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The second financial firewall is between U.S. currency and government debt. The Federal Reserve could unleash the Zimbabwe option. My expectation is that, faced with the alternatives of seeing both the dollar and the debt become nearly worthless or defaulting on the debt while saving the dollar, the U.S. government will choose the latter.

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Russia in 1998 is just one recent example of a government choosing partial debt repudiation over a collapse of its fiat currency (Chiodo and Owyang 2002).

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the United Kingdom was able to successfully manage and reduce a World War II-government debt that had climbed all the way to 250 percent of GDP.

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a more meaningful indicator is interest on government debt as percent of total revenue.

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Doug Elmendorf (2009, slide 11), director of the CBO, provides some sobering calculations. The report’s Alternative Fiscal Scenario estimated that if federal revenues remained in the neighborhood of 20 percent of GDP for the next 75 years, while federal expenditures net of interest rose to 35 percent of GDP (roughly similar to the 2011 CBO estimate), adding interest payments from the accumulating national debt would drive total federal expenditures up to 75 percent of GDP by 2083, and that would entail interest amounting to a fantastic 40 percent of GDP. Obviously government finances will have reached an explosive tipping point long before that level is ever reached.

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Yet if one is concerned about the looming fiscal gap, then one needs to add not just the trust funds but the remainder of the fiscal shortfall, yielding as mentioned above a total variously estimated between $79 trillion and $211 trillion.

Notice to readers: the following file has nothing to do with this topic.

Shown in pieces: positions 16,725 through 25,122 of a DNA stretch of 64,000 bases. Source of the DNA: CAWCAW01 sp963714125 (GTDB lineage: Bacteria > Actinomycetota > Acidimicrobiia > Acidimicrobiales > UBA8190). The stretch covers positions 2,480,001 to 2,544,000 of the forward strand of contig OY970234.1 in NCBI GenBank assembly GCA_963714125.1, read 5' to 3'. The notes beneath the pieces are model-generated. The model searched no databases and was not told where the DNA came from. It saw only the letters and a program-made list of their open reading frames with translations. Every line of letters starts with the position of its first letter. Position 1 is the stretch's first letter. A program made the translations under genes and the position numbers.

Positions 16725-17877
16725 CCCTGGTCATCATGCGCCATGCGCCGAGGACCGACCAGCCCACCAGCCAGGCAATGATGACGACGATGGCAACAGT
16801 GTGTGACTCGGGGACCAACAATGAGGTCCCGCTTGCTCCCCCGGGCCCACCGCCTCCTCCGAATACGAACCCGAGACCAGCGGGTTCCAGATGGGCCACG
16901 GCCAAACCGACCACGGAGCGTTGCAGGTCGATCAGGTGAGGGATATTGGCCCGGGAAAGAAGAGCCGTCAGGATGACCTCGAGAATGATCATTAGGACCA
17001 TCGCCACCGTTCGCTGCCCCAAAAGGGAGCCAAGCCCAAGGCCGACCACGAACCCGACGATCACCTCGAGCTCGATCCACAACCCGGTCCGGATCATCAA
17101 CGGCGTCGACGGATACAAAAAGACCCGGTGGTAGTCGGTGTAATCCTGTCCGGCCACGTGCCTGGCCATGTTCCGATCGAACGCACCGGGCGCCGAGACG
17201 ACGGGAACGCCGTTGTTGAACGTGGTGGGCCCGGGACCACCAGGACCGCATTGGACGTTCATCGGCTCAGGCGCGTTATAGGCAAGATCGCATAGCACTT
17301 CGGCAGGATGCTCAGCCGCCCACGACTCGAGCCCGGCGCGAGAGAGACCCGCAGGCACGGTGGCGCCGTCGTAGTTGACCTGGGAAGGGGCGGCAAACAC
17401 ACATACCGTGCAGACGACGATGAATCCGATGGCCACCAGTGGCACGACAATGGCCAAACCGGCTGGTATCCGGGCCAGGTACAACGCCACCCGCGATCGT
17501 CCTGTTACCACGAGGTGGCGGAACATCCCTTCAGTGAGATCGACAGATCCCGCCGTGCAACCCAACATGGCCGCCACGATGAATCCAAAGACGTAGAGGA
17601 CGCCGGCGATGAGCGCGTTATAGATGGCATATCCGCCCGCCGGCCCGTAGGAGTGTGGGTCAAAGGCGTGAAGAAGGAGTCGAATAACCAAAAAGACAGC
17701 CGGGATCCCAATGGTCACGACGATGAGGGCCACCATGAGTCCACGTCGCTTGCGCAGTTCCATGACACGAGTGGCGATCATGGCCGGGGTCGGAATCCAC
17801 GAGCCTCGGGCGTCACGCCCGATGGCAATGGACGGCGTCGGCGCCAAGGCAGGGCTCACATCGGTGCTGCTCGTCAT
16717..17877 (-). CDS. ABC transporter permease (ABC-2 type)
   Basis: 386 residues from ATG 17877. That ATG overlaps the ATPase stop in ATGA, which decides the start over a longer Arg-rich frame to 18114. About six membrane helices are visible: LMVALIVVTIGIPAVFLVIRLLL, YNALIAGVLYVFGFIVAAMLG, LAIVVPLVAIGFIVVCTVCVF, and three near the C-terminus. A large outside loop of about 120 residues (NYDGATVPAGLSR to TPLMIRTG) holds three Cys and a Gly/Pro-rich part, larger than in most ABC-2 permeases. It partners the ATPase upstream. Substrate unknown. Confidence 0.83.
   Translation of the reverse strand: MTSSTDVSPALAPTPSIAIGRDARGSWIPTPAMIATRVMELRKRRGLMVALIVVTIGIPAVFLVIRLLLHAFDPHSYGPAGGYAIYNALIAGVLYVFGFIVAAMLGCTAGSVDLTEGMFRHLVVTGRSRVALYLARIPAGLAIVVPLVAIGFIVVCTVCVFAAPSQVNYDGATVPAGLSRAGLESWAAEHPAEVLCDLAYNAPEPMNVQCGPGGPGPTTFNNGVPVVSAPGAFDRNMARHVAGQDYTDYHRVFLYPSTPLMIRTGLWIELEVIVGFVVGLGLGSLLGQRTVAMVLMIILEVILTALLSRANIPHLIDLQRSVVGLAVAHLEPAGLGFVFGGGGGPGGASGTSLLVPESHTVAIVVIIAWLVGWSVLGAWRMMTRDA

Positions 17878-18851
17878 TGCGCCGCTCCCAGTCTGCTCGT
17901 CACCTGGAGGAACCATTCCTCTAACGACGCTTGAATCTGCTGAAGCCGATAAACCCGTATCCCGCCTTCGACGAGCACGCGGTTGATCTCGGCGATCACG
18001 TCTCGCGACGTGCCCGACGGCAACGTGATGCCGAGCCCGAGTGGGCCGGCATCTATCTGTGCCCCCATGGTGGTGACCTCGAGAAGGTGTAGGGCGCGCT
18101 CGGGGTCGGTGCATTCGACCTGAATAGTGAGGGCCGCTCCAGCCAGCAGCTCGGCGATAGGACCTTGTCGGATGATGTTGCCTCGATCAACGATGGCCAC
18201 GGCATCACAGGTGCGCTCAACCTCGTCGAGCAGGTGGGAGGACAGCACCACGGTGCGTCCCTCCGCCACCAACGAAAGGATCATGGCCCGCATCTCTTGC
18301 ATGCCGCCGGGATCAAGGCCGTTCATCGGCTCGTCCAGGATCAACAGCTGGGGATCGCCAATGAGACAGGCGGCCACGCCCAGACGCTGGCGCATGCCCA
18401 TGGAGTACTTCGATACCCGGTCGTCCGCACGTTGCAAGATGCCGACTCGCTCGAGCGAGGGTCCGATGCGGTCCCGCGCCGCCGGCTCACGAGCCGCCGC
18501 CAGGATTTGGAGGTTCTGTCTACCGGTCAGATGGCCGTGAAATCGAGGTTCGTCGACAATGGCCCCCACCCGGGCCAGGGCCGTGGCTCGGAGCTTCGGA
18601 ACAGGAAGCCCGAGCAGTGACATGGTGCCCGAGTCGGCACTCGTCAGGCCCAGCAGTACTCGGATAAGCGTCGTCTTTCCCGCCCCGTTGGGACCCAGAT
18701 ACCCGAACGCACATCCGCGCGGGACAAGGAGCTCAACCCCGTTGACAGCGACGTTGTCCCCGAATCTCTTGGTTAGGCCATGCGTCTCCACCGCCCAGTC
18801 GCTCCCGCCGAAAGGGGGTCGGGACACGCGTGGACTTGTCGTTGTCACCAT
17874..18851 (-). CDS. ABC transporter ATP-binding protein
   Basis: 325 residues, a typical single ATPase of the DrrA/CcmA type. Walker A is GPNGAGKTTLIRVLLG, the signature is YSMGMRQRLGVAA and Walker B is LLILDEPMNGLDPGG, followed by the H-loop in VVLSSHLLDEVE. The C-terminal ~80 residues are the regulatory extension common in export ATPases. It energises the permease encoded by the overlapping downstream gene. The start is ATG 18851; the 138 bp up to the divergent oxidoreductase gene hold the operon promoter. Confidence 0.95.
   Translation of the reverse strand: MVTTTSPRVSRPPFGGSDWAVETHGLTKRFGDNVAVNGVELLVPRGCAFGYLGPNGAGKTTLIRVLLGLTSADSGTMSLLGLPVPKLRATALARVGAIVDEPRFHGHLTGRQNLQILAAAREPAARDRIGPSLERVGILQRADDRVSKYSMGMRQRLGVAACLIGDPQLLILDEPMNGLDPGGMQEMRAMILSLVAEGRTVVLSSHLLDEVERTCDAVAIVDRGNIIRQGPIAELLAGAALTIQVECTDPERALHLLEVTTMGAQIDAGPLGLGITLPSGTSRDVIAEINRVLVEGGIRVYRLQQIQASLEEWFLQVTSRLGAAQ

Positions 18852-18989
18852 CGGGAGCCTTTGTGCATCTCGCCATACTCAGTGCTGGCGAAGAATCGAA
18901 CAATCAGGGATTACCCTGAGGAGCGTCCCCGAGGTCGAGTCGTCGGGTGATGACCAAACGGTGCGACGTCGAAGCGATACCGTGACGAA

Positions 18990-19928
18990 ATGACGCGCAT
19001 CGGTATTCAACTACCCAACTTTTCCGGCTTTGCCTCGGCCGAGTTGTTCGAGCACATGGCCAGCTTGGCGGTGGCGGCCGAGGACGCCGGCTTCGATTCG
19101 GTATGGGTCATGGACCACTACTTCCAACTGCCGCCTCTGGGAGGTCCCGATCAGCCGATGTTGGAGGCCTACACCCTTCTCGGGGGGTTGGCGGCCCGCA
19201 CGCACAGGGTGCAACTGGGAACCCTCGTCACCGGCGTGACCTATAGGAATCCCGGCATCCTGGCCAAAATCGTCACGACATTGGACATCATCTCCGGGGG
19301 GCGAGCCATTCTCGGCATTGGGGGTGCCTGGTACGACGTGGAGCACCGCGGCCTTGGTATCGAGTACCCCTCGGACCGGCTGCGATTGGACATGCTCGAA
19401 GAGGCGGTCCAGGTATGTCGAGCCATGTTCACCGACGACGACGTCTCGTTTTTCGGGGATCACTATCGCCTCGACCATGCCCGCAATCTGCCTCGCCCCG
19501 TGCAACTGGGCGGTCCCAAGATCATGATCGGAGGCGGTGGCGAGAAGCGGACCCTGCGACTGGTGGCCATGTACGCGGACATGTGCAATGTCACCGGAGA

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The Federal Reserve, which is anomalously considered part of the public in official reports, holds about $1.6 trillion in Treasury securities as of September 2011, or almost 17 percent of the publicly held debt (Financial Management Service 2011). That percentage is not much higher than it was before the enormous increase in the Fed’s balance sheet brought on by the recent financial crisis. It could grow substantially if the Fed monetizes more Treasury debt, unless the Fed sterilizes its purchases by selling off its nearly $1 trillion worth of mortgage-backed securities and assorted miscellaneous assets. But to the extent that the Fed is now paying interest on bank reserves (and at a rate that exceeds the return on short-term Treasuries), this portion partly represents indirect holdings of private commercial banks and other depositories.

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About 45 percent of the publicly held U.S. Treasuries is owned abroad,

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Most of the interest that the Fed earns on its securities is now simply rebated to the Treasury, which consequently would directly lose an insignificant annual flow of revenue from repudiation

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A sudden and unanticipated repudiation of a private debt, so long as no one expects it to be repeated or extended to other debts in the future, has only a distribution effect: The debtor gains by the exact same amount that the creditor loses, with no net wealth effect.